One Mother’s Day after another passes by since I lost my daughter in September 2006. It does not get easier as years go by. How can this day not intensify my grief after losing one of my three children? Mother’s Day will never be the same ever! This day that used to bring me joy will always be blended with sadness. It is yet another reminder that one of my children left a big void in my home and life.

On this day, I always have this wish to go back in time to when all my three children woke up early on this special day to make me breakfast and bring it to me in bed with their smiling faces, the cards they drew and presents they thoughtfully bought. Unfortunately, such a wish does not come true, but I carry this beautiful memory in my heart all day long every Mother’s Day.

The last time I had a complete Mother’s Day was in 2003 when all my children were still at home. Later that year, my eldest went to university abroad followed by my middle child in 2004. I celebrated the last Mother’s Day with my youngest, my deceased daughter, in 2005. The following year, I had to be away to be with my mother who was undergoing a major operation on that specific day. I always felt that something was missing when one of my children was away on Mother’s Day and other special occasions, but it never occurred to me that I would have such day as a bereaved mother.

My sadness does not need a trigger on this day as it never leaves me but there are things that happen that heighten my feelings more overtly.  I received a Mother’s Day message from a friend that implied that mothers out live their children. My tears flooded my face. Mother’s Day is hard enough for bereaved mothers; alas people tend to forget this. I do hope that mothers do not take for granted their children being alive as much as the children celebrate their mothers. Every moment should be treasured between a mother and her child on this special day and throughout the year, as we can never guarantee that we can have another Mother’s Day together.

All this does not make me forget my blessings. I am very fortunate to have two lovely children and a kind husband who are thoughtful and in their special way try to make Mother’s Day easier on me. They are the ones who evidenced Mother’s Day when my daughter was alive and share the emptiness she left during special occasions that are even more profound on Mother’s Day.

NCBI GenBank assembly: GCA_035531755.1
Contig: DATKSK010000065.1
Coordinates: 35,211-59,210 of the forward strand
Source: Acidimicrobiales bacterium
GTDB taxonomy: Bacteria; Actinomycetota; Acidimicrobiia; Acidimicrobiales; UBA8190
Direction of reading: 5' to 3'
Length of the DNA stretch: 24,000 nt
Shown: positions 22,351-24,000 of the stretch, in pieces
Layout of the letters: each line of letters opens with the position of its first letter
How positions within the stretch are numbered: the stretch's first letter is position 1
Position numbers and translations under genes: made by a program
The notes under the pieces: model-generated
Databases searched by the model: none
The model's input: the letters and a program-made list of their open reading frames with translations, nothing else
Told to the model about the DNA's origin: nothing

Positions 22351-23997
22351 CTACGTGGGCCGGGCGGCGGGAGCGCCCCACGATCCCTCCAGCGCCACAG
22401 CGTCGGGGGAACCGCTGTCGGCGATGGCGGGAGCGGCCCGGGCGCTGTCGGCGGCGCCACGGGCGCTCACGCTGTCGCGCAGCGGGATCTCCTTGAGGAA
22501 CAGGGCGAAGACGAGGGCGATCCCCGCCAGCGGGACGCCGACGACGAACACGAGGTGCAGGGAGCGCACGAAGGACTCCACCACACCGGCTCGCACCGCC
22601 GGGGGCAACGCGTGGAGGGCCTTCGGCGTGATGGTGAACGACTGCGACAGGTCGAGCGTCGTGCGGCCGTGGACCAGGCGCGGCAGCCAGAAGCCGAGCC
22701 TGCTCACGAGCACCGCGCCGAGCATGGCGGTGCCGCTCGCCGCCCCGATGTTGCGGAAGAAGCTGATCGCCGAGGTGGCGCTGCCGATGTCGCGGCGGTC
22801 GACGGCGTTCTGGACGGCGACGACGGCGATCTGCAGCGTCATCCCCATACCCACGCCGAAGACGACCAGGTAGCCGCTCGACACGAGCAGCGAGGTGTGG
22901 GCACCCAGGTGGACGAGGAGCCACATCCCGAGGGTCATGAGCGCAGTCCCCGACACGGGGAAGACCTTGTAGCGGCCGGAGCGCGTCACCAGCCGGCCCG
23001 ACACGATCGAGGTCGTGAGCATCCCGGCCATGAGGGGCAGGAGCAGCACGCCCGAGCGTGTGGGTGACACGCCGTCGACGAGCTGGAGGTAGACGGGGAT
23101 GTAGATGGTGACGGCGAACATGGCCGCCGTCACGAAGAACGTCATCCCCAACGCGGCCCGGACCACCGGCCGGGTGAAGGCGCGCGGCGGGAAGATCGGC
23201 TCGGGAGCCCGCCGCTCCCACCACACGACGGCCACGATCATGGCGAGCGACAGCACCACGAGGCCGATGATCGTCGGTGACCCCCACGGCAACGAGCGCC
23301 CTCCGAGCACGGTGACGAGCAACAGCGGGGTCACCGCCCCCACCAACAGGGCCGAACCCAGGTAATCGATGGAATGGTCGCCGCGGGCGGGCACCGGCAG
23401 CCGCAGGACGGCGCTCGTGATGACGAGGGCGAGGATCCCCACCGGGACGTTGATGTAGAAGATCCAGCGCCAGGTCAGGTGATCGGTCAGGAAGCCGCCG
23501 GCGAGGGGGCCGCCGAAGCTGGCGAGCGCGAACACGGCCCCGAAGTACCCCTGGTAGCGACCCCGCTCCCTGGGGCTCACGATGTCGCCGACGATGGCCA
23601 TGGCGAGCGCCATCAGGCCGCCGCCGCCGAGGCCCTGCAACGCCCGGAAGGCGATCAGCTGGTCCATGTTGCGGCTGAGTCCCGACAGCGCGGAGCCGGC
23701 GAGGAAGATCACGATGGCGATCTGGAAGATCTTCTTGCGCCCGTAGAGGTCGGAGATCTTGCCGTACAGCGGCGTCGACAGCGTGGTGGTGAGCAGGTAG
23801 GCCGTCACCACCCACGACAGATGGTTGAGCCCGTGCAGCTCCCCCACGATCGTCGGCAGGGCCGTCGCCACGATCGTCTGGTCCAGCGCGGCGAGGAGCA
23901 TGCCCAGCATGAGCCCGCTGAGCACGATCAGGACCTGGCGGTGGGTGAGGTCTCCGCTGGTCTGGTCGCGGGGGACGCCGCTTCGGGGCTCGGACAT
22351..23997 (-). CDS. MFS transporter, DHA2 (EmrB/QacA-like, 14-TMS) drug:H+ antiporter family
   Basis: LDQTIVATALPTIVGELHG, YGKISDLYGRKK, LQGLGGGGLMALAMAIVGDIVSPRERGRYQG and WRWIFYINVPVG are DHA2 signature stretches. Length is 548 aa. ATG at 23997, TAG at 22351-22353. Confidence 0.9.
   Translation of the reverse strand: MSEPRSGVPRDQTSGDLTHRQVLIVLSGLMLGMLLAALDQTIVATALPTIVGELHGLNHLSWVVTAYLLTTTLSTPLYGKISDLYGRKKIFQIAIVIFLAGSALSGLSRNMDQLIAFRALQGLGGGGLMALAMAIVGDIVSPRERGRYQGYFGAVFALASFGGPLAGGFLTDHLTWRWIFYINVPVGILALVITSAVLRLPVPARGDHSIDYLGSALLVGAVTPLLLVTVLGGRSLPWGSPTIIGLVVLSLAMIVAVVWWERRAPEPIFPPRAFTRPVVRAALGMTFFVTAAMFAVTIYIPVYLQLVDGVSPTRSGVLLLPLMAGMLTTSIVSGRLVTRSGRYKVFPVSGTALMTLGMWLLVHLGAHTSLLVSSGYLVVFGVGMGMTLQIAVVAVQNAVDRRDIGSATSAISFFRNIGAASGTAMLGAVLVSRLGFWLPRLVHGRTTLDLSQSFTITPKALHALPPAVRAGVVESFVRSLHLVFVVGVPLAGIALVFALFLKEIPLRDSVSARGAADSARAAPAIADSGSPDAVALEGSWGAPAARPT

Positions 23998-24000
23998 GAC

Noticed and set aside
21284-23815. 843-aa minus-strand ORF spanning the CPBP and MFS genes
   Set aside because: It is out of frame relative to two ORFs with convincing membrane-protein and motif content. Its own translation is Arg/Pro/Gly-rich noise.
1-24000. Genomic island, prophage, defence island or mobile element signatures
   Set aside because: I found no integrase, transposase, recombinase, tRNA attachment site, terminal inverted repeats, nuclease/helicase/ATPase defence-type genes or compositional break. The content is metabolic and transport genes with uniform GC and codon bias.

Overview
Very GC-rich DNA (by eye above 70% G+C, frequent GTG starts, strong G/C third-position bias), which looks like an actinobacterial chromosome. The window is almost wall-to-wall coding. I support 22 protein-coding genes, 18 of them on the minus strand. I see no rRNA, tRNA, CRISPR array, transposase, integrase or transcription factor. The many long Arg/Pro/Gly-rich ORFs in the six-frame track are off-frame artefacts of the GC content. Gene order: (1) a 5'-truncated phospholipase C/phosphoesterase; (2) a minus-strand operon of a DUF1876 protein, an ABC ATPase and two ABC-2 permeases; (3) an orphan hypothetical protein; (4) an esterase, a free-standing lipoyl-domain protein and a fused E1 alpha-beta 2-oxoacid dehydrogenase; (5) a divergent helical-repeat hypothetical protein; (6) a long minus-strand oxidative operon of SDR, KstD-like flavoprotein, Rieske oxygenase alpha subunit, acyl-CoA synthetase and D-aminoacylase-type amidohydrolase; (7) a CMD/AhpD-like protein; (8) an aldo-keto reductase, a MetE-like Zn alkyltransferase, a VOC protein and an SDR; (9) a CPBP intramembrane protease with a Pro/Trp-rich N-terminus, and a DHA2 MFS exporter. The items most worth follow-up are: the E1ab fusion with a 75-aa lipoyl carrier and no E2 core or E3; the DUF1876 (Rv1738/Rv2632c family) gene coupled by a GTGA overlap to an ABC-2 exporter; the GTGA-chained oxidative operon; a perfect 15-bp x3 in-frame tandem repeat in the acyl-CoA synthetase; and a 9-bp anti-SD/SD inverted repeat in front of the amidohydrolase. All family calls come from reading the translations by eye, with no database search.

Randah R. Hamadeh

Author,  Summer Rays: Solace to Bereaved Parents


Randah Hamadeh

Randah Ribhi Hamadeh is the Vice Dean for Graduate Studies and Research and Professor in Family and Community Medicine, College of Medicine and Medical Sciences, Arabian Gulf University, Kingdom of Bahrain. She received her Doctorate in Community Medicine from the University of Oxford, United Kingdom and her bachelor and master degrees from the American University of Beirut, Lebanon. She is married and the mother of three; Omar, Qadar and Samar. Dr. Hamadeh started writing poetry following the death of her 18-year-old daughter, Samar, in a car accident in September 2006. She authored two grief poetry books in English: Longing for Summer: A Season of Grief and Summer Rays: Solace for Bereaved Parents. She also has three in Arabic: Samar Is With Us, Samar, the Sun that Does Not Set and Samar—Sunset and Sunrise. Several of her poems have been posted on her daughter, Samar Al Ansari’s blog ( and the Open to Hope Community website. Her poems have been used in the Compassionate Friends newsletters and several grief blogs. In addition to the blog that was created in memory of her daughter, Samar Al Ansari, Dr. Hamadeh has opened a Facebook page in 2010 for Bereaved Arab Families and Friends ( to provide a venue for bereaved Arab families and friends to get support and comfort wherever they are. Dr. Hamadeh can be contacted by email ( and Twitter (@UmSamar).

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